Kaikōura's wetlands take one step forward
Our ecologist Helen Greenep has been working with landowners to identify wetlands with high ecological value around Kaikōura, as part of a push to protect and enhance wetlands throughout the district.
Wetlands would naturally have covered much of the Kaikōura Flats and supported rich ecosystems, but about 97% have been drained since the late 1800s. Some aerial wetland identification had previously been done, but Greenep says ground surveys can provide more accurate data.
Rare and vulnerable species located
By going in on foot, it is possible to form a more accurate picture of the wetlands. “Ground surveys allow us to work out which species are where,” she said. Recording vegetation patterns within wetlands, plus ongoing monitoring, helps to guide landowners’ future management decisions to maintain indigenous wetland values.
Greenep has recently ground-surveyed three sites in the Kaikōura District - the Nagari wetland, Mt Fyffe Farm wetland and Lake Rotoiti. Her visits have revealed details that aerial surveys may not have picked up, for example that mānuka is the dominant species at the Mt Fyffe Farm wetland with additional pockets of flaxes, sedges and other species. Ground-surveying also allows ecologists to locate rare or vulnerable species.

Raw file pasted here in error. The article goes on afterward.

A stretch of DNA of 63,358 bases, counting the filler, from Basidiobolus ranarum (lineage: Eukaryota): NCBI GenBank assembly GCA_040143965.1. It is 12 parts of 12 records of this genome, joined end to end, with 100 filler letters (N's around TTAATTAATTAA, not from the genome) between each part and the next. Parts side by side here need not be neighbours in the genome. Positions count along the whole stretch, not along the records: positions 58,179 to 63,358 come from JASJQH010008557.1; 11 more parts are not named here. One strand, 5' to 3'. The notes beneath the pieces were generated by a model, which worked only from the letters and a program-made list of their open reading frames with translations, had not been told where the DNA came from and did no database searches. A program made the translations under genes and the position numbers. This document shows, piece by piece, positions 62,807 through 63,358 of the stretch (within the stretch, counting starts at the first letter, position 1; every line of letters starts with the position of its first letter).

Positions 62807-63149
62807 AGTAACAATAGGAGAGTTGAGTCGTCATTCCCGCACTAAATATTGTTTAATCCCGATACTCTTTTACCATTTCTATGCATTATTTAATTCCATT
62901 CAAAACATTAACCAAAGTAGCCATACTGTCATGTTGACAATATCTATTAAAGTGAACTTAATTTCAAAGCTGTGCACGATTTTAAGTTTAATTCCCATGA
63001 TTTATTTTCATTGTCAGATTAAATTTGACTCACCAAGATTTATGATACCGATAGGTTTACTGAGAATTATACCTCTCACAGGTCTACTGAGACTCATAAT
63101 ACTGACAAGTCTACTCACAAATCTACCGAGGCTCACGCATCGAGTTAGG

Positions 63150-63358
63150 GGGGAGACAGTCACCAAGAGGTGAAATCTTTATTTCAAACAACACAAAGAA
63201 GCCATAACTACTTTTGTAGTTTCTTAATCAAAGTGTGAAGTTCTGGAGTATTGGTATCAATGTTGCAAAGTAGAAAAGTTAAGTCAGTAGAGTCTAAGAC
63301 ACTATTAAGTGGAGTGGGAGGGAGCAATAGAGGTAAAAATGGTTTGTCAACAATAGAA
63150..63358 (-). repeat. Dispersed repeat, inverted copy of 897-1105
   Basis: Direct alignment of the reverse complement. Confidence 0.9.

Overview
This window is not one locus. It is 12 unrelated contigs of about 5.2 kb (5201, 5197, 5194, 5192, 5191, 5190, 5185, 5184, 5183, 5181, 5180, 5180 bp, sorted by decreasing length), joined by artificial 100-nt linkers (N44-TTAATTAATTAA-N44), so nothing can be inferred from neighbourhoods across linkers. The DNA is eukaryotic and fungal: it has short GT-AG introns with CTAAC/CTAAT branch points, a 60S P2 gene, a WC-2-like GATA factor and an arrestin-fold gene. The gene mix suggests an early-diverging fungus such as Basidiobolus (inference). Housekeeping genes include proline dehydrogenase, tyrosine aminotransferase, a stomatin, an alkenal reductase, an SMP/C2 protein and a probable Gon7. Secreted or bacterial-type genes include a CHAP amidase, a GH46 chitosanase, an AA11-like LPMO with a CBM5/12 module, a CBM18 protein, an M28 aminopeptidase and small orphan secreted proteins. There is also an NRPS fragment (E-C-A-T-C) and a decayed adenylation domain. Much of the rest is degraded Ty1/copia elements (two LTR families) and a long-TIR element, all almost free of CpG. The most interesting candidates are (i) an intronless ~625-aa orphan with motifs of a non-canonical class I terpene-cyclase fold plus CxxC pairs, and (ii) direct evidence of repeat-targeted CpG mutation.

“We have found some really unusual native plants on these wetlands,” Greenep said.
“At the Mt Fyffe site we identified Sphagnum moss and Astelia grandis, which we hadn’t seen anywhere else in Kaikōura.”
Wider wetland protection benefits
Our Kaikōura Land Management and Biodiversity Advisor, Heath Melville, says gathering more detailed information and long-term monitoring could help with implementing effective strategies to protect wetland values. “We want to make sure ratepayers money is being spent effectively,” he said.
Wetlands bring several benefits to an area, for example supporting a variety of plants and pollinators. “Keeping bees on a wetland could work well,” Melville said. Wetlands also act as a natural filtration system and can help to minimize flooding on neighbouring land.
“It’s worth noting, however, that directing nutrient flows into wetlands may decrease their ecological values,” Melville said. Surveying gives a general overview and label to the wetland, based on its source, soil and hydrology. When run-off is directed into a wetland, the change in nutrients can be detrimental to species present. “These changes can decrease the viability of the wetland and downstream water bodies as habitat for freshwater species,” said Melville.
Find out more
Local landowners and managers who are interested in assistance or resources for protecting or enhancing wetlands on their property can get in touch with our Kaikōura office by calling 03 319 5781.
This story was written by Alice French and first appeared in the Kaikōura Star. It has since been edited.